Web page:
The Political Violence of Passive Discourse: Recognizing a Crisis

On October 8, 2015, Malaysia criminalized transgender women based on their appearance in public spaces through judicial ruling. The ruling was a devastating blow to transgender women in Malaysia, as the lower Court of Appeal deemed the law, section 66, unconstitutional on November 14, 2014.

In response to the ruling, the United Nations (UN) Human Rights Office issued a statement that calls into question the understanding of transgender issues on every level of government. The UN Human Rights Office headlined the article by stating that they are “concerned by [the] criminalization of transgender women in Malaysia.” This response reveals the political violence engendered in our human rights discourse. The matter of criminalizing transgender women is not a mere matter of concern – it directly endangers their lives and well-being. The article does begin to analyze the reality of the situation, but stops short of discussing the violent consequences of the law.

““This law infringes the rights of transgender women, including the right to live with dignity, to freedom of movement, the right to work, to equality before the law and to freedom from discrimination and freedom of expression,” said Matilda Bogner, the Regional Representative of OHCHR’s Southeast Asia office.”

Such phrases as “the right to live with dignity,” “equality before the law,” and “freedom from discrimination” are all buzzwords that have lost their meaning in the violent struggle against oppression that renders certain lives less than human.

In the United States in particular, these phrases are discursive methods that neutralize the violence experienced by transgender people. These phrases have come to be blanket statements to rally for the “rights” of marginalized people, though they are used with an implication that the group will be normalized as a means to secure those rights. On October 6, 2015, the 20th transgender woman of color was killed in the United States since the start of the year. Institutionalized racism and sexism fatally intersect with homophobia and transphobia in this country regularly, making transgender women of color targets for violence from the personal level to the federal level.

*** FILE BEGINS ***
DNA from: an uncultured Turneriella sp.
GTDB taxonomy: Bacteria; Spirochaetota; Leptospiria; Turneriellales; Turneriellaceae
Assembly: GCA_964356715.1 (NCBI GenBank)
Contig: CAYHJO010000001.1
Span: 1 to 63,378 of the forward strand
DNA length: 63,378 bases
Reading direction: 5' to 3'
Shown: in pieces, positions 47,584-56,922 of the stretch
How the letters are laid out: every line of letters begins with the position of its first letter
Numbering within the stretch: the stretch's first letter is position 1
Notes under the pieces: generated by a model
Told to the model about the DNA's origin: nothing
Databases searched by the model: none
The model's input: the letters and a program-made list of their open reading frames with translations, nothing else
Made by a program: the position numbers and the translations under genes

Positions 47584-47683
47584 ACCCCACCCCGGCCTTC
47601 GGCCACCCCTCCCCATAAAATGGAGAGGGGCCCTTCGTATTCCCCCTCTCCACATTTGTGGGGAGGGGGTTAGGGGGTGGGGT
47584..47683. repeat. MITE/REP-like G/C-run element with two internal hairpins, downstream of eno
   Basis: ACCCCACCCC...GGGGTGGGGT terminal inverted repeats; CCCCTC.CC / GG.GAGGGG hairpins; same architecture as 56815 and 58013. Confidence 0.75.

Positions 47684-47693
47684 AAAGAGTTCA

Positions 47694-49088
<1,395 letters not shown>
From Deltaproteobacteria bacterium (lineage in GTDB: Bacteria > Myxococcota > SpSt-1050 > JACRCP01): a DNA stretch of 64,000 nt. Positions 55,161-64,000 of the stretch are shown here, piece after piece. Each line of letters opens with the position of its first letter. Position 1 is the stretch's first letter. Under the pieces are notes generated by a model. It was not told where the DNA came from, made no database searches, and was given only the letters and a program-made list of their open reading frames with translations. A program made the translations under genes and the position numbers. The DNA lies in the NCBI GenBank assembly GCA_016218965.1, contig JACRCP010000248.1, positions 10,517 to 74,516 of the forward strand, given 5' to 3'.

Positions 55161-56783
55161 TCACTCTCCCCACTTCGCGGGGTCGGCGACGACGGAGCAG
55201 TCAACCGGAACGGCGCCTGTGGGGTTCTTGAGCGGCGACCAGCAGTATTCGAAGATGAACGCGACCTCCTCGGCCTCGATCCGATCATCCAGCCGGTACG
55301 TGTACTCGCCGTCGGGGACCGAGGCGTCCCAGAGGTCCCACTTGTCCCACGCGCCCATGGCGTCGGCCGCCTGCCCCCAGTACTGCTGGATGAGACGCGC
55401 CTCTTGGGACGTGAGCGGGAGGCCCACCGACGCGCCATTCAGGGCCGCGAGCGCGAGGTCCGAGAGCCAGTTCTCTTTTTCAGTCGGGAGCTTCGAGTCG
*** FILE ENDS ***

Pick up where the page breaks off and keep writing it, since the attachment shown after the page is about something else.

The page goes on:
In the United States, 28 states lack legislation that protects transgender people from discrimination, while two have legislation that actively overrule any protections local governments may pass. In addition, 41 states have no legislation for transgender-inclusive health care insurance protection, while 37 states criminalize exposure and/or transmission of HIV. In most states with these problems, there is not legislation that actively names transgender people as a way to deprive them of their rights; rather, the lack of protections is a passive method for allowing discriminatory acts to take place. Transgender Americans are living in a country that criminalizes their very existence through the absence and codification of laws designed to strip them of their rights, safety, dignity, and resources to survive and thrive as citizens.

Encoding discrimination is an act of political violence, and leads to the necessary dehumanization that precedes acts of personal violence.